"Put down that book and go outside." Said by my mother to me, many times. But, that's how you learn to write--you read and read and read.

I had thought I would skip the Stieg Larsson novels. I had assumed they would appeal more to the young set--you know, the kids with all those tatoos. Guess I will have to give them a try.

I had to laugh, Ronni. I've just got back from N. Spain visiting a sick friend and had a hard time tearing myself away from this book when there. So when I read your entry yesterday, I wondered if you'd been reading Stieg's first book. Hey presto, I found out today. "Drowning in it" is a perfect description, and like another comment, I find I'm delaying reading the second one until I can have a good, uninterrupted run at it. Meanwhile, am raving about it to OH.

"Funny little thing with nose stuck in a book" was my family's description of me....nothing's changed in 65 years.

My mother always used to say I would 'read a taffy paper'!

Taffy = toffee

I've got my Kindle loaded with 110 books with me while I explore the Outer Banks of North Carolina in my truck camper. Since leaving Austin in early May I covered about 2500 miles of the highways & byways of America and I would say that "The kids are OK"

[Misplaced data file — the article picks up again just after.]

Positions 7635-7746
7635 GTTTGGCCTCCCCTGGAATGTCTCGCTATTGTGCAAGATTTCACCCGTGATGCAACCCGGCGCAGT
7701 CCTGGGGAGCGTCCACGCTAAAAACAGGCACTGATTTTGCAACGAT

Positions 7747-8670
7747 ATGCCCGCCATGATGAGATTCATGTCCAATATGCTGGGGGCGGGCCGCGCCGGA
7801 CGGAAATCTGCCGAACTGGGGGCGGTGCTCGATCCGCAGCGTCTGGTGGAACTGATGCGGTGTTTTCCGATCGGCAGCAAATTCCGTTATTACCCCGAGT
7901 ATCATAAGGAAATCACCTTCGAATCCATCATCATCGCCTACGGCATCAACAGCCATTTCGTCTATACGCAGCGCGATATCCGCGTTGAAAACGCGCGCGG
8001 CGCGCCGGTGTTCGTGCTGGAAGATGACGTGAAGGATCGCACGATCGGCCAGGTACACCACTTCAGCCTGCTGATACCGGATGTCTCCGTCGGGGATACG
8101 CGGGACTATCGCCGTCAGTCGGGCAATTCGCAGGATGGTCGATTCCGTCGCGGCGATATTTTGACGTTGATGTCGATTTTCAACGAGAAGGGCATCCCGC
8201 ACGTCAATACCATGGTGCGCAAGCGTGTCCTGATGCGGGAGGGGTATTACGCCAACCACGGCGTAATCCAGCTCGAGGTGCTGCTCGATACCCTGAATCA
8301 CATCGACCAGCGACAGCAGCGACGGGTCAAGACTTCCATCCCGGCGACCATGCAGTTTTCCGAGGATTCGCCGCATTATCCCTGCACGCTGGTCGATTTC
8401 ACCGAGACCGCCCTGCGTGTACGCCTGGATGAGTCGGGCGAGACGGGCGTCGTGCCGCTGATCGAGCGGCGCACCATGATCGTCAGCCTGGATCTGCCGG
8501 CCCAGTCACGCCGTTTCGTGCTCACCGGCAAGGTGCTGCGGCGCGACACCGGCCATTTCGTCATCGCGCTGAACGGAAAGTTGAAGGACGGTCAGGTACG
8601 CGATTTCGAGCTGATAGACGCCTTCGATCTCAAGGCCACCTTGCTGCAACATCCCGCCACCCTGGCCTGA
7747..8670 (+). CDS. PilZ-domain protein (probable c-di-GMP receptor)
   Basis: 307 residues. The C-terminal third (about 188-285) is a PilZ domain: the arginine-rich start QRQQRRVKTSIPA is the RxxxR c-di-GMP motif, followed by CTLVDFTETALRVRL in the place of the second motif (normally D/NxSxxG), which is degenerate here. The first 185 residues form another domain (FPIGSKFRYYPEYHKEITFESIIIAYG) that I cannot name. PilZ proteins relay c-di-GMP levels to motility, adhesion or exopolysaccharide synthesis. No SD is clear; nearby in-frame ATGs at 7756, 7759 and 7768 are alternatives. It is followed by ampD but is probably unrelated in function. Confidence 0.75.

No book reports- saving that when I get off the road after Labor Day or when there's a cold day in Hell (I mean Austin)
Caught 2 Bluefish on one cast the other day while fishing on Okracoke Island, NC

I'm with you on this one Ronni. I finished the trilogy a fews ago and it was like eating potato chips, only better. I downloaded the third to my Kindle at about 11pm one night after finishing the 2nd because I couldn't wait to continue. So tragic that his death at such a young age has stopped the flow, although I understand that his life partner has his notes for another book and says she knows where he wanted to take it.

On the subject of vacation....our Philadelphia Inquirer this Sunday in the Travel Section featured a wonderful destination....Portland, Oregon...."It's a clean, green and progessive city...." Just one of the quotes. It was a great article and made me want to visit sometime.

I got hooked on audio books when I was doing a lot of pretty boring research.
Simon Vance, who reads the trilogy has a remarkable voice.
My mother used to read to us, ergo when I load an audio CD, I say, "Tell me a story".
I too, saw the Charlie Rose segment on TV. He took much of his material from a well written piece from the New York Times.

I wouldn't go anywhere without my Kindle - especially vacation. Thanks for the post!